Shooter obtained gun licence despite psychiatrist warning police he was 'a danger to the public'

A psychiatrist had written to police to express concern about Noel Azzopardi's access to firearms, now accused of shooting Eric Borg on New Year’s Day, describing him as 'a significant danger to the public,' in 2012 •  Azzopardi successfully applied for a shotgun licence in 2016

Noel Azzopardi
Noel Azzopardi

A psychiatrist at Mount Carmel Hospital had written to the police to express concern that Noel Azzopardi, the man accused of shooting Eric Borg dead in Rabat on New Year’s Day,  had access to several shotguns, describing him as “a significant danger to the public,” twelve years ago.

Inexplicably, however, despite this assessment in 2012, Azzopardi had successfully applied for a shotgun licence in 2016 and it was only on February 20 this year, nearly two months after the murder, that the Commissioner of Police had sent Azzopardi a letter informing him that his shotgun licence was being revoked.

Psychiatrist Dr. Joseph Cassar testified to having found this note in the defendant’s medical file as the compilation of evidence against Azzopardi continued before magistrate Marseanne Farrugia.

Cassar had been appointed by the inquiring magistrate to examine the defendant to assess whether he was fit for interrogation.

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Reading out the certificate in court today, the doctor said the defendant had understood the charges, the facts and the potential punishment he faced. Notwithstanding this, he said, he had also noted that Azzopardi was probably affected by a “cognitive deficit” and was in a paranoid state.

Prosecutor Darlene Grima asked the psychiatrist about his conclusions and whether he had made any recommendations after examining and speaking with the defendant.

“He told us that he had a long history of psychiatric illness and institutionalisation,” replied the psychiatrist. Azzopardi had specified the exact date of his admission to Mount Carmel Hospital.

Cassar said that he had recommended that Azzopardi undergo neuropsychological testing to identify any possible underlying conditions, such as autism.

Cross-examined by defence lawyer Arthur Azzopardi, the doctor confirmed the name of the neuropsychologist that he had recommended - one of only two currently working in Malta. The neuropsychologist in question would have to speak to the defendant’s family in order to establish his developmental history, something which only his parents could provide, he said.

Also giving evidence today was Inspector Godwin Scerri. Relatives of the victim silently wiped away tears as the inspector described going to the crime scene, where he had found RIU officers and paramedics who informed him that nothing could be done to save the victim, certifying Borg dead.

The victim’s father had been informed of his son’s death and was asked whether he knew of anyone who might have had disputes him. “Although still in shock, he said there was a certain Noel who might have had a problem with the victim, relating to some fields in Buskett.”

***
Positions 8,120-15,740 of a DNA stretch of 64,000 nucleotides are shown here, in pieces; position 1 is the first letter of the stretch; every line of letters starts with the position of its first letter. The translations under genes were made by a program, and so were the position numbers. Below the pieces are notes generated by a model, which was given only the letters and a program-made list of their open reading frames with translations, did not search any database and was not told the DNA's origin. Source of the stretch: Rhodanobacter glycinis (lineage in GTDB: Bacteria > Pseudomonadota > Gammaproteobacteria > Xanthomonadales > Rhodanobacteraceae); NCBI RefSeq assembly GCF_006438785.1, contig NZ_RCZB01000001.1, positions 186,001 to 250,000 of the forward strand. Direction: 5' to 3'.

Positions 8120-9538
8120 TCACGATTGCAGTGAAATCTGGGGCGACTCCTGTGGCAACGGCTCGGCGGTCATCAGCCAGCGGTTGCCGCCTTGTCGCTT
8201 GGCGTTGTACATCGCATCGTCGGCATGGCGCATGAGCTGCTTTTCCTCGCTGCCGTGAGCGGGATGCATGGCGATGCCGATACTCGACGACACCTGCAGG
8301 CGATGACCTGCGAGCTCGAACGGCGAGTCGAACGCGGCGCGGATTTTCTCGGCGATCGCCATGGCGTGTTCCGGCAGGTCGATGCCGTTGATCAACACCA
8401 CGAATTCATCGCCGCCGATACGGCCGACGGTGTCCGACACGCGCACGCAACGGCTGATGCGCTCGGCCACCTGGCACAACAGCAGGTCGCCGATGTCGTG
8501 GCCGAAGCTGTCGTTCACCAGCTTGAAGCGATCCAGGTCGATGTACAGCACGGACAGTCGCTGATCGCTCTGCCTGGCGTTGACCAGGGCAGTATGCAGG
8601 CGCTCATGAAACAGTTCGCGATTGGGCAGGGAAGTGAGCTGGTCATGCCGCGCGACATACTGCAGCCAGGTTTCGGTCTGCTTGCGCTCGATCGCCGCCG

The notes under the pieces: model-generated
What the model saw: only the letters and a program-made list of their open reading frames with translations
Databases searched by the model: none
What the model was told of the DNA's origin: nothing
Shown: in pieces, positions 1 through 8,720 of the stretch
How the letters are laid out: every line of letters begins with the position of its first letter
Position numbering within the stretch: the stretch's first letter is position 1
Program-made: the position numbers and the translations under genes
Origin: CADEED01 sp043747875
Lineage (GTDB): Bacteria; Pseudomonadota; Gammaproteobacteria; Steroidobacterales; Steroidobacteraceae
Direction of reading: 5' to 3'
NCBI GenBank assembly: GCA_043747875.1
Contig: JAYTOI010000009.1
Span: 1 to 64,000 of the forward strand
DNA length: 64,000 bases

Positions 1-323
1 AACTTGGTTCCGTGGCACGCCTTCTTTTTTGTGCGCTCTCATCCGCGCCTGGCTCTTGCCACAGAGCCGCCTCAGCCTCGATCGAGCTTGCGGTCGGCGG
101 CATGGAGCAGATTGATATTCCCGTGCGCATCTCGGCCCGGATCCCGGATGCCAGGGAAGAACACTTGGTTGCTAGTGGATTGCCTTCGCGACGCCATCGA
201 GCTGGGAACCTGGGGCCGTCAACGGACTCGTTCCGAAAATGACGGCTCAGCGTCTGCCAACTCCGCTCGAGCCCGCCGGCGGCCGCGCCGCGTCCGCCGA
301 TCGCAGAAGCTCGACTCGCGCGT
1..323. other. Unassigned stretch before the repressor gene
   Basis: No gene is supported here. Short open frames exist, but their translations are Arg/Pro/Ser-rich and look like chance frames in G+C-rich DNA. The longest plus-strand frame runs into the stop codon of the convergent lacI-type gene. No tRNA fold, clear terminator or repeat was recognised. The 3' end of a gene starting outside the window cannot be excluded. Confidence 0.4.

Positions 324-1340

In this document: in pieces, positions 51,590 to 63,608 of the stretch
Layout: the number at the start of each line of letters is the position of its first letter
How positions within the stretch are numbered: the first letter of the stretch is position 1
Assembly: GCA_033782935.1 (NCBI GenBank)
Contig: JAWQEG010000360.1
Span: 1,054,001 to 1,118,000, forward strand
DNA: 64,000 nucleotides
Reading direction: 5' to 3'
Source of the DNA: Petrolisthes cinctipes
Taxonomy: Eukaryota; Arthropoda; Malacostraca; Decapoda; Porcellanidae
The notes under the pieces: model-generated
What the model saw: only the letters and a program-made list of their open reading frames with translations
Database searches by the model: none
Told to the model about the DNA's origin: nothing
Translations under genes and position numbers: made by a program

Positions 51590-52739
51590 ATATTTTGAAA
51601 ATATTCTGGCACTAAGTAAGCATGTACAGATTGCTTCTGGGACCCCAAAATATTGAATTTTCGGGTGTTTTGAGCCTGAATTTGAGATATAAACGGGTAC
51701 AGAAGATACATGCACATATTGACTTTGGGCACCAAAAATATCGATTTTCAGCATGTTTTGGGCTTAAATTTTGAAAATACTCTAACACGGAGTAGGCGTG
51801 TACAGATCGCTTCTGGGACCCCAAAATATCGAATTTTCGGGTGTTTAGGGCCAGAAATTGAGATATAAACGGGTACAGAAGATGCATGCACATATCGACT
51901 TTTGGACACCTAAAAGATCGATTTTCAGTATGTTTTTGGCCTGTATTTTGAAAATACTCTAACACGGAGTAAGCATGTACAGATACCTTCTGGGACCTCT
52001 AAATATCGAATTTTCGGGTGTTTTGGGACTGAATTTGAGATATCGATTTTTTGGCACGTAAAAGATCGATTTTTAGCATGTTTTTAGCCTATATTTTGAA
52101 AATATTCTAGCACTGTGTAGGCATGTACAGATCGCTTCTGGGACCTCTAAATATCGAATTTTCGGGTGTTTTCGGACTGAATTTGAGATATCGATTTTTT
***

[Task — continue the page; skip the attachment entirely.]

Some time later, police on the scene were informed by the Rabat police station that a man named Noel had gone to the police station accompanied by two men and was asking to give information about the murder.

Noting the second mention of the name Noel, the inspector had rushed to the police station, finding Noel Azzopardi together with his father and another male relative. The inspector and two officers had taken him to a quieter part of the police station to ask what he wanted to say.

Azzopardi said he wanted to talk “about what happened,” specifying when pressed, that it was about the Rabat shooting.

“I asked him ‘did you do something?’ and he replied ‘yes, I shot him,’” recalled the inspector.

“As soon as he said those words I stopped him from speaking, and informed him that he was under arrest, and that he had a right to be assisted by a lawyer.”

Searches of the residence which he shared with his father retrieved six shotguns registered in Azzopardi’s name, together with another three shotguns registered to his father, he said.

The inspector added that the court experts had told him that Borg had died of hypovolemic shock due to the laceration of his right lung and right side of his heart and had died at the scene, “more or less instantly.”

Although initially reluctant to answer any questions, as time passed, Azzopardi eventually started to cooperate with the police and had eventually released a statement, all the while assisted by his lawyers.

The suspect told the police that he had gone to his field that day and for some reason had felt offended by another person. “He never gave us the exact reason,” but said that after this person, whom he only identified as Eric Borg later, after being shown a photograph of the victim, he had driven to Triq Fidloqqom and spotted Borg. Then he had loaded a shotgun that was in his car and made it ready. After shooting Borg once, he saw that he was still moving and so he had shot him again, he told the police, claiming to have done so out of fear that Borg would attack him.

Azzopardi went on to tell the police that he had shot the victim because Borg had once told him “don’t interfere in my work or I’ll get you back.” This was not the way to speak to people, the defendant had told interrogators.

The case was adjourned to April.

Azzopardi is being represented by lawyers Arthur Azzopardi, Jacob Magri and Alex Miruzzi.

Inspector Wayne Camilleri is prosecuting, together with lawyer Kaylie Bonett from the Office of the Attorney General.

Lawyers Joe Giglio and Michela Giglio, are representing the family of the victim as parte civile.